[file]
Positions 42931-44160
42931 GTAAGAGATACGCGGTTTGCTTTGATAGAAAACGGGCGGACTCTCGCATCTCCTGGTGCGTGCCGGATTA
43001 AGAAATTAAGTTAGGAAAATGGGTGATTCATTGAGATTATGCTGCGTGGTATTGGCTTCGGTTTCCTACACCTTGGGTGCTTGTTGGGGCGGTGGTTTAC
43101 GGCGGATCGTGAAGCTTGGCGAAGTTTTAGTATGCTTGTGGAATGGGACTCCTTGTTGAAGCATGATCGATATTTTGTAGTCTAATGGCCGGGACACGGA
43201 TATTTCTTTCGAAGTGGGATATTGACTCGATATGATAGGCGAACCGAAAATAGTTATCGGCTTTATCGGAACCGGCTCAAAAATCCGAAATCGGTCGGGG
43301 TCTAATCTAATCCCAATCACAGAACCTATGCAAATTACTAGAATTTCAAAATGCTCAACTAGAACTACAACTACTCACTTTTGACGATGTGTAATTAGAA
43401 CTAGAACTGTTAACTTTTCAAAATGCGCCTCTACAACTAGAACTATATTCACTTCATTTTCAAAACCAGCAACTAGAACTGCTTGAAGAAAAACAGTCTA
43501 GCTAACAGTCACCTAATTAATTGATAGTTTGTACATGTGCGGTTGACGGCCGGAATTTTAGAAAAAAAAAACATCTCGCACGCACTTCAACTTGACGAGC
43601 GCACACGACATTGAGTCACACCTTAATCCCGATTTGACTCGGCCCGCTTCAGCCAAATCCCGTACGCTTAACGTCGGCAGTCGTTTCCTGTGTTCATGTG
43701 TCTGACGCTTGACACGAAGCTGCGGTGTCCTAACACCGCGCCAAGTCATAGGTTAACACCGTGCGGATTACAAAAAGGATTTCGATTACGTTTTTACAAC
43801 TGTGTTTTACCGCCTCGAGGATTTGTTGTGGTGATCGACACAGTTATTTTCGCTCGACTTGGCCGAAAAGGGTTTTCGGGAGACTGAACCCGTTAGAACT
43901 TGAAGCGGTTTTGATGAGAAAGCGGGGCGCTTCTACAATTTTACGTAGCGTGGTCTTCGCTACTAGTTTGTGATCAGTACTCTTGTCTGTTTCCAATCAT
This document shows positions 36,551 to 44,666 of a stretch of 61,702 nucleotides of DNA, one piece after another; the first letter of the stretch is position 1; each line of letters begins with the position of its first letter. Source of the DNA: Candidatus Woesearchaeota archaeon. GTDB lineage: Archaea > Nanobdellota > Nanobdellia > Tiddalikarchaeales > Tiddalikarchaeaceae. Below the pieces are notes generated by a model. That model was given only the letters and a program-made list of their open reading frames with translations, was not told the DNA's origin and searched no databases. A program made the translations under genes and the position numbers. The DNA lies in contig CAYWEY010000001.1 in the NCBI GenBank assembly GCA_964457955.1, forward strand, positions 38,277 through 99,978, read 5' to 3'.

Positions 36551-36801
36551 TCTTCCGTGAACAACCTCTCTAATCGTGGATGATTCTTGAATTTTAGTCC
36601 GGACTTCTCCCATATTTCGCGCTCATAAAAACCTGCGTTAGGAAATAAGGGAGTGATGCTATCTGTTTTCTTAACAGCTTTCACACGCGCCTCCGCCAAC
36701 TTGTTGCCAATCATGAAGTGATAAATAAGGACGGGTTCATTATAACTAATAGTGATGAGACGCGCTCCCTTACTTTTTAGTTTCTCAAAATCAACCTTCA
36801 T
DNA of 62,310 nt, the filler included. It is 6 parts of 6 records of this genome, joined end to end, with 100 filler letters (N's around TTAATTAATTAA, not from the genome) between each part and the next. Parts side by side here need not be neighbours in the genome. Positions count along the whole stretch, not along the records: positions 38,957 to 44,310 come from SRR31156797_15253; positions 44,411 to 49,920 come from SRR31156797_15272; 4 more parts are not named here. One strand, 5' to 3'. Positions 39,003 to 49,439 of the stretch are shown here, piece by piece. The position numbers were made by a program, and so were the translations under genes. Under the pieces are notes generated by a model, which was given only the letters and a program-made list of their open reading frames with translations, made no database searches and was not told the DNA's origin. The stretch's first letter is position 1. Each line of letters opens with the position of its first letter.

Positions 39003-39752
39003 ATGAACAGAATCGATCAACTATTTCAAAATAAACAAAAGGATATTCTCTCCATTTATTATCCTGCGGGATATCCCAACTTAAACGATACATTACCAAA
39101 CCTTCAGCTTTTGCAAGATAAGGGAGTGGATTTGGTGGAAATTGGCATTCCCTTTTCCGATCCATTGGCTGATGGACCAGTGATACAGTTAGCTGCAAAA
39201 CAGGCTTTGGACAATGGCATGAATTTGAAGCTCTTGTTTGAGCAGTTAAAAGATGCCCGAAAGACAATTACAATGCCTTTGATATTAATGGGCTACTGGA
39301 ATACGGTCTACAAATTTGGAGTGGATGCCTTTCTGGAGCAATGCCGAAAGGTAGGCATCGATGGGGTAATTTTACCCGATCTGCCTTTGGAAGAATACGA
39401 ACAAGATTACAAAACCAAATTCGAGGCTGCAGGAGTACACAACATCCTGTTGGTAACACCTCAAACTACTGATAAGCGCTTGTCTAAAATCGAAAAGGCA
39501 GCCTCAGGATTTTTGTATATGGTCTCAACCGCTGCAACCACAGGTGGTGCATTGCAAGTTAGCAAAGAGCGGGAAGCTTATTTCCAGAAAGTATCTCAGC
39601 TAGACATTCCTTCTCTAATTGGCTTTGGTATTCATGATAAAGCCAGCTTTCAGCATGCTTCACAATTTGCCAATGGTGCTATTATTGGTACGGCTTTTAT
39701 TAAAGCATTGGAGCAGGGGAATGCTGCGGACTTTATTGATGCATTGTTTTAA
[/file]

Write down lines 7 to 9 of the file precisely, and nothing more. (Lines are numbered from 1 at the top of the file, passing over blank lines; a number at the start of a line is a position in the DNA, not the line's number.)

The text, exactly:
43401 CTAGAACTGTTAACTTTTCAAAATGCGCCTCTACAACTAGAACTATATTCACTTCATTTTCAAAACCAGCAACTAGAACTGCTTGAAGAAAAACAGTCTA
43501 GCTAACAGTCACCTAATTAATTGATAGTTTGTACATGTGCGGTTGACGGCCGGAATTTTAGAAAAAAAAAACATCTCGCACGCACTTCAACTTGACGAGC
43601 GCACACGACATTGAGTCACACCTTAATCCCGATTTGACTCGGCCCGCTTCAGCCAAATCCCGTACGCTTAACGTCGGCAGTCGTTTCCTGTGTTCATGTG